Archana Sharma reluctantly risked everything, including her successful career in pharmaceuticals, to come to the United States at the urging of her family in 2005. Telling her story to the Export-Import Bank (EXIM) conference in Washington, DC last week, she said when she landed a job in the medical device industry, she accessed “every kind of training that I could find in institutes leadership, everything,” with her company’s support. Then, she got the entrepreneurial bug and asked her husband, “Now, what kind of a business can we do?”
Since her husband is textile engineer who was then working for a textile company that had just declared bankruptcy, she saw a business opportunity, especially since America used to have a strong textile center that had moved overseas. So, Sharma asked her husband to develop a textile product that would enable them to leverage his customer base, and, “based on that, we started our first business. No bank would give us a loan. We were just five years into the country.”
As they built their textile business, which they focused on sustainable manufacturing, they had international customers but limited sales because they were afraid of not getting paid. Then Sharma discovered EXIM bank at a trade show and it opened up new opportunities for them. Back in her office, “I said, Hey, we can get credit insurance for exporting, so you know what? Next time let’s tell them to buy $15,000 worth instead of $5,000 because we’re going to give them insurance. And that was a game changer for us.” That’s why she said, “EXIIM has been a very important part of our export journey,” and advocates for them, including testifying on behalf of EXIM in Congress.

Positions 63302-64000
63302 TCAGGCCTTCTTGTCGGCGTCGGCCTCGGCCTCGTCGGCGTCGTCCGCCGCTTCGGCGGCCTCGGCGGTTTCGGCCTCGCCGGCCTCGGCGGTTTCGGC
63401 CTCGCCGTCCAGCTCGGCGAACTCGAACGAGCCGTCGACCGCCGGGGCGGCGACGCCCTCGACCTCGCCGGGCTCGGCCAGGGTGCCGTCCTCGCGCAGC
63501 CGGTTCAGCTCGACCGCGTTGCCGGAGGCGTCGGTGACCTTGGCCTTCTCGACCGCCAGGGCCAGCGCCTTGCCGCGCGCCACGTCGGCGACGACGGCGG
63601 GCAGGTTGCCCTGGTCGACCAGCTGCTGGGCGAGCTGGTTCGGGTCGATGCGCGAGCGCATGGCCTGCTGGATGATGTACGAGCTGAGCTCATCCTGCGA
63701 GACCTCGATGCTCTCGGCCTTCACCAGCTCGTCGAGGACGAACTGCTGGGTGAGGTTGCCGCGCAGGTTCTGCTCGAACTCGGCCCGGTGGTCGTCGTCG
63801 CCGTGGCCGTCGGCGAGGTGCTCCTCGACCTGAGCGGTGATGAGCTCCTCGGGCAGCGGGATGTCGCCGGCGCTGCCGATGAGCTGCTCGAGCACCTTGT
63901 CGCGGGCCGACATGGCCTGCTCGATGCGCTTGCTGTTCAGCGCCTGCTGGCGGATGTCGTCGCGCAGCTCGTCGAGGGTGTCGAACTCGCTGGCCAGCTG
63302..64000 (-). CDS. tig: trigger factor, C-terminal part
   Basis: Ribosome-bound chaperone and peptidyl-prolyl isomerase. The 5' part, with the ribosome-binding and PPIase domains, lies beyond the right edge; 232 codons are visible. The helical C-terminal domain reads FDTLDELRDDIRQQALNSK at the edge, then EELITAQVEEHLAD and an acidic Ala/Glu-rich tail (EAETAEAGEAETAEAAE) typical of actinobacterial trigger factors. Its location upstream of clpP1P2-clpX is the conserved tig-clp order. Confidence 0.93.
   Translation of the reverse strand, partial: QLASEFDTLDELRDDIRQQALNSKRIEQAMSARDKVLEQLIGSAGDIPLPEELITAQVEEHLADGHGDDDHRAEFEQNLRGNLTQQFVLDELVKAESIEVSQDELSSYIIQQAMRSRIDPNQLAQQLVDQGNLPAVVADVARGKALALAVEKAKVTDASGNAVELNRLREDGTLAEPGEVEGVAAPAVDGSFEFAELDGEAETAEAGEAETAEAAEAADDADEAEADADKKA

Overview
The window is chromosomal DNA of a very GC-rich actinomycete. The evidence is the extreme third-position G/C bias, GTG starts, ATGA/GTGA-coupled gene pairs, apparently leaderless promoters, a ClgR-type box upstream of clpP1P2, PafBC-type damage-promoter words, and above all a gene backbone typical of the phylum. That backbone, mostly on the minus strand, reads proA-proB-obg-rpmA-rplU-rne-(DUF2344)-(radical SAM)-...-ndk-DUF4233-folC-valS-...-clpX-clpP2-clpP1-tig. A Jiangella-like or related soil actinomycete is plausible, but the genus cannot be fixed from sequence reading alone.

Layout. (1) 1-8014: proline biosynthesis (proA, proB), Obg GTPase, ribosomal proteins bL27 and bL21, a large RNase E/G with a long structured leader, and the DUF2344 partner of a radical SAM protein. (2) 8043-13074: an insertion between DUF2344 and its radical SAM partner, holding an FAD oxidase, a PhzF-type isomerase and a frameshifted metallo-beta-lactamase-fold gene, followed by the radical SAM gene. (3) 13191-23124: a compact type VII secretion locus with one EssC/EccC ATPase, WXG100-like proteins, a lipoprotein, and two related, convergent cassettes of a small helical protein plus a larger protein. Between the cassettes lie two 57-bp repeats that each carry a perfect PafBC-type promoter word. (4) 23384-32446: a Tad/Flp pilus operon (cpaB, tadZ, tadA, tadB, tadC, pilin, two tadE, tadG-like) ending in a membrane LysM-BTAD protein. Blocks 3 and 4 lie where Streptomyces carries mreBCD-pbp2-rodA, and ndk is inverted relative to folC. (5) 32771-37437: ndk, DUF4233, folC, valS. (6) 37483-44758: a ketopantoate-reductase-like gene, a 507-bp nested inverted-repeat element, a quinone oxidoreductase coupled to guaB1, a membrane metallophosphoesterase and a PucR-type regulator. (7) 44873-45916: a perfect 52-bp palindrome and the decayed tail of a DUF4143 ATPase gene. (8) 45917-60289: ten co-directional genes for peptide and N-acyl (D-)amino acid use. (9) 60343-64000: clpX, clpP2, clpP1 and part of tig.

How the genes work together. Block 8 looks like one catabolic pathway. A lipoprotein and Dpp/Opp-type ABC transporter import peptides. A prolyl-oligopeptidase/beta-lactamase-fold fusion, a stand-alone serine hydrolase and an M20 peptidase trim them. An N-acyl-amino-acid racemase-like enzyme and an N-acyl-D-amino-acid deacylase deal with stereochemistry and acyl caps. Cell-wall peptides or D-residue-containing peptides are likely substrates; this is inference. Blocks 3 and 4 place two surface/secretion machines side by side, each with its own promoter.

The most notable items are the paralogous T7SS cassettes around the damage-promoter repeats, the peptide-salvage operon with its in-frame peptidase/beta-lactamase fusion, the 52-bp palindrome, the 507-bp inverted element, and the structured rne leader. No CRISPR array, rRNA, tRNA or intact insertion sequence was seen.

Women-owned businesses that export are more resilient to financial swings and grow – especially post-covid
“With 95 percent of world consumers and 80 percent of world purchasing power outside of the United States, international trade is an untapped resource for women-owned businesses,” The International Trade Administration’s website says. “Women-owned companies that trade and export earn more, create more jobs, stay in business longer and are more resilient to financial shocks than those relying exclusively on domestic markets. Like closing the wage gap and breaking the glass ceiling, encouraging women business owners and entrepreneurs to trade across borders is key to achieving economic equality for women…. Supporting women business owners is even more important in the wake of the COVID-19 pandemic, which dramatically impacted the ability of women to compete economically.”
There are many more resources, including from the EXIM bank, to help women entrepreneurs find, develop, close and finance export deals than these small businesses are using. Simply stated, EXIM bank helps you identify and secure financing for export projects, similarly to how the Small Business Administration guarantees loans, but does not provide direct funding.
Exporting is complicated – 6 Tips for women entrepreneurs from the EXIM conference